If Congress needs to see the benefits of green infrastructure projects, they don't have to go far to see them first hand.  Green infrastructure is now a major part of D.C.'s Clean Rivers Project -- the District’s $2.6 billion plan to reduce the amount of sewage that overflows into the Potomac and Anacostia Rivers when rainfall surges causing runoff.  In order to help make the program more accepted in the community, D.C. created the National Green Infrastructure Certification Program in partnership with the Water Environment Federation.  The program educates and trains new workers in how to build, inspect and keep up green infrastructure projects like rain gardens, roof gardens, and pavement that absorbs water - so that it provides local jobs as well as environmental benefits. 

The best part of the Certification program is that it is free and focuses on recruiting people who are out of work or need help finding a steady career — which sets it apart from a majority of similar green jobs programs in the region that often re-train county employees, landscapers, and engineers.  The Washington Post yesterday told the story of how Raymond Coats, who had been employed at a community social services organization for nearly two decades, enrolled in the training program and that helped him start a career in environmental work despite his lack of experience and a criminal record.  “When I saw green infrastructure, I realized that what I was fixing to do was already here, I just had to learn it,” Coates said in explaining how he came to be part of a D.C. jobs training effort.

Why This Matters:  This is conservation at its best -- it has the power to transform lives today and for the future.  With the training he received, Mr. Coates said he hopes to one day run a landscaping business that would make his neighborhood greener and employ local residents.  He said that he is inspired by picturing his grandchildren walking across a landscape he helped build.  “This is the beginning of how the world is going to be long after I’m gone,” he said.  Exactly.  The National Green Infrastructure Certification Program is in pilot phase in Virginia, Maryland, Ohio, Pennsylvania, Missouri,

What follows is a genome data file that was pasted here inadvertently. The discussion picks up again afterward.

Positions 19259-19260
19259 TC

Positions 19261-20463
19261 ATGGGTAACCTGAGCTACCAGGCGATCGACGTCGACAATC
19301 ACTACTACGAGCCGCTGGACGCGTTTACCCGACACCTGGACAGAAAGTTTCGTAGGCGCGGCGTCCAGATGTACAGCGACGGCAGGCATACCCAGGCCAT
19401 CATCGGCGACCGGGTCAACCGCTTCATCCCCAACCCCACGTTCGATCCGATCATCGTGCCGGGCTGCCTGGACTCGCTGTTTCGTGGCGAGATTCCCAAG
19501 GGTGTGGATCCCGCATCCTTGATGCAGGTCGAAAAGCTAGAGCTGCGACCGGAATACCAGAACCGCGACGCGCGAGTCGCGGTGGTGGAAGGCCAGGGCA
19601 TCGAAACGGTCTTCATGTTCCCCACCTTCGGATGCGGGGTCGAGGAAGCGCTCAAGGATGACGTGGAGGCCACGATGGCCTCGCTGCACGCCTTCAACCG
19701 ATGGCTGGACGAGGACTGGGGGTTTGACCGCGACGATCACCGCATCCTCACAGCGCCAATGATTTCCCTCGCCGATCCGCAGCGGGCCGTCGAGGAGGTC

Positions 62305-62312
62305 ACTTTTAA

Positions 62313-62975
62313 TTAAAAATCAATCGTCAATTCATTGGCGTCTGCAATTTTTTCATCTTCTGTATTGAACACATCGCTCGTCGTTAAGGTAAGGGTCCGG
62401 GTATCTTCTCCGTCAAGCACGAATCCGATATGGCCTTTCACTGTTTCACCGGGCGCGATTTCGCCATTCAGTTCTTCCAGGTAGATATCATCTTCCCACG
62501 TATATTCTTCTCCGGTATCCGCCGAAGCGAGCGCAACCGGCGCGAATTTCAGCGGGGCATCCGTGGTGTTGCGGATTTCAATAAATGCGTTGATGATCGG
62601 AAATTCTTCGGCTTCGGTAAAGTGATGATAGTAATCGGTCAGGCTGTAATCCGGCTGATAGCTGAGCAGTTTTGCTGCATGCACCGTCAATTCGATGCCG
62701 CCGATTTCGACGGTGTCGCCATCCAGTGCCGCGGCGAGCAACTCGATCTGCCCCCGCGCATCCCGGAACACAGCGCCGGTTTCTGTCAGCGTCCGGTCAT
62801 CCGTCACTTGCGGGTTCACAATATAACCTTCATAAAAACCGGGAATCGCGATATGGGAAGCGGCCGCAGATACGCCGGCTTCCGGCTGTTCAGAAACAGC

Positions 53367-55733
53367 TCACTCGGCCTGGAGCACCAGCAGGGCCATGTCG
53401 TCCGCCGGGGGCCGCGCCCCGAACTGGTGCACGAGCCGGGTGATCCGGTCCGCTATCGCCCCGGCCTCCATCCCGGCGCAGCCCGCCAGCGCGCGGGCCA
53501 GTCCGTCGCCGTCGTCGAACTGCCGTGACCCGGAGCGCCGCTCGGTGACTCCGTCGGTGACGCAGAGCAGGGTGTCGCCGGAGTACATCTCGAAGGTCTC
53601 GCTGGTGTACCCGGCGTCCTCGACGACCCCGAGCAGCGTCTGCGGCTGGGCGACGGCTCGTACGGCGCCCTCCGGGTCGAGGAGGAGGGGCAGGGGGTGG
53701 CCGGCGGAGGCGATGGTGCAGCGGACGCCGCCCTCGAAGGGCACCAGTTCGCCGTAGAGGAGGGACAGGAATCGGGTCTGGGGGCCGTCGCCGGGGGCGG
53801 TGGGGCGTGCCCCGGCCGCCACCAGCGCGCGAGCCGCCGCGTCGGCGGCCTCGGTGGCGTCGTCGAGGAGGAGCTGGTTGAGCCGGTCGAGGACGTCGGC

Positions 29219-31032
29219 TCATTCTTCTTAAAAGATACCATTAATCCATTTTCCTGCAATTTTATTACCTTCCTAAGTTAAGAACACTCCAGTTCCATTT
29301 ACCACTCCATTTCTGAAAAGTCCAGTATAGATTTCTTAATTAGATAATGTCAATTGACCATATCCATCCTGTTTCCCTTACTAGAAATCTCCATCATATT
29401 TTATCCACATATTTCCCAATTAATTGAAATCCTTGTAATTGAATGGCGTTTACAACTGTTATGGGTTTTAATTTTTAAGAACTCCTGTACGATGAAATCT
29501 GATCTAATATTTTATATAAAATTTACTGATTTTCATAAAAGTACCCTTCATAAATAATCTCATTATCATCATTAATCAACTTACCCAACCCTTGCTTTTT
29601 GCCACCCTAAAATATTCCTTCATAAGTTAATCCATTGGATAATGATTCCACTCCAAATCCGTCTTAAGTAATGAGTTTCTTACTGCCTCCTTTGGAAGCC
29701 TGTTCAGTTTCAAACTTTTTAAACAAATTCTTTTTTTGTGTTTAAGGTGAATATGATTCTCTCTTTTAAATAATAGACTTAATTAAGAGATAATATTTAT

and Wisconsin, and on the verge of a nationwide rollout.  


Demian DinéYazhi´’s “Rez Dog, Rez Dirt,” 2013 (on exhibit at the Whitney Museum)
Environmental Awareness and Social Justice on Exhibit at the Whitney

The Whitney Museum's new exhibition, “Between the Waters,” opened March 9th and focuses on the precarious state of the environment. The exhibition brings together artists from across the United States—Carolina Caycedo, Demian DinéYazhi´ with Ginger Dunnill, Torkwase Dyson, Cy Gavin, Lena Henke, and Erin Jane Nelson—whose work responds to the precarious state of the environment through a personal lens.

As NRDC's onEarth reported, Caycedo, for example, has created several projects that refer to the construction of hydroelectric dams in South America and the consequences for local populations. While Lena Henke, contributed sculptures that tell the story of New York City neighborhoods that were gouged from the map in the 1930s by city planner Robert Moses to make way for expressways.

The piece shown above is created by Naasht’ézhí Tábąąhá who used his iPhone to capture video of his grandparents’ land and added narration about his feelings of disconnection. “It is about being tied to who I am, but realizing my current life is about migration,” he says.

Why This Matters: The relationship between the natural world and people is inherent but not always easily expressed. This exhibition brings awareness about our environment what its degradation means to marginalized people in a way that words on a screen cant. “Between the Waters” is currently on display at the Whitney Museum of American Art in New York City and is accessible to the public for free--if you get a chance to see it, tweet at us and give us your thoughts!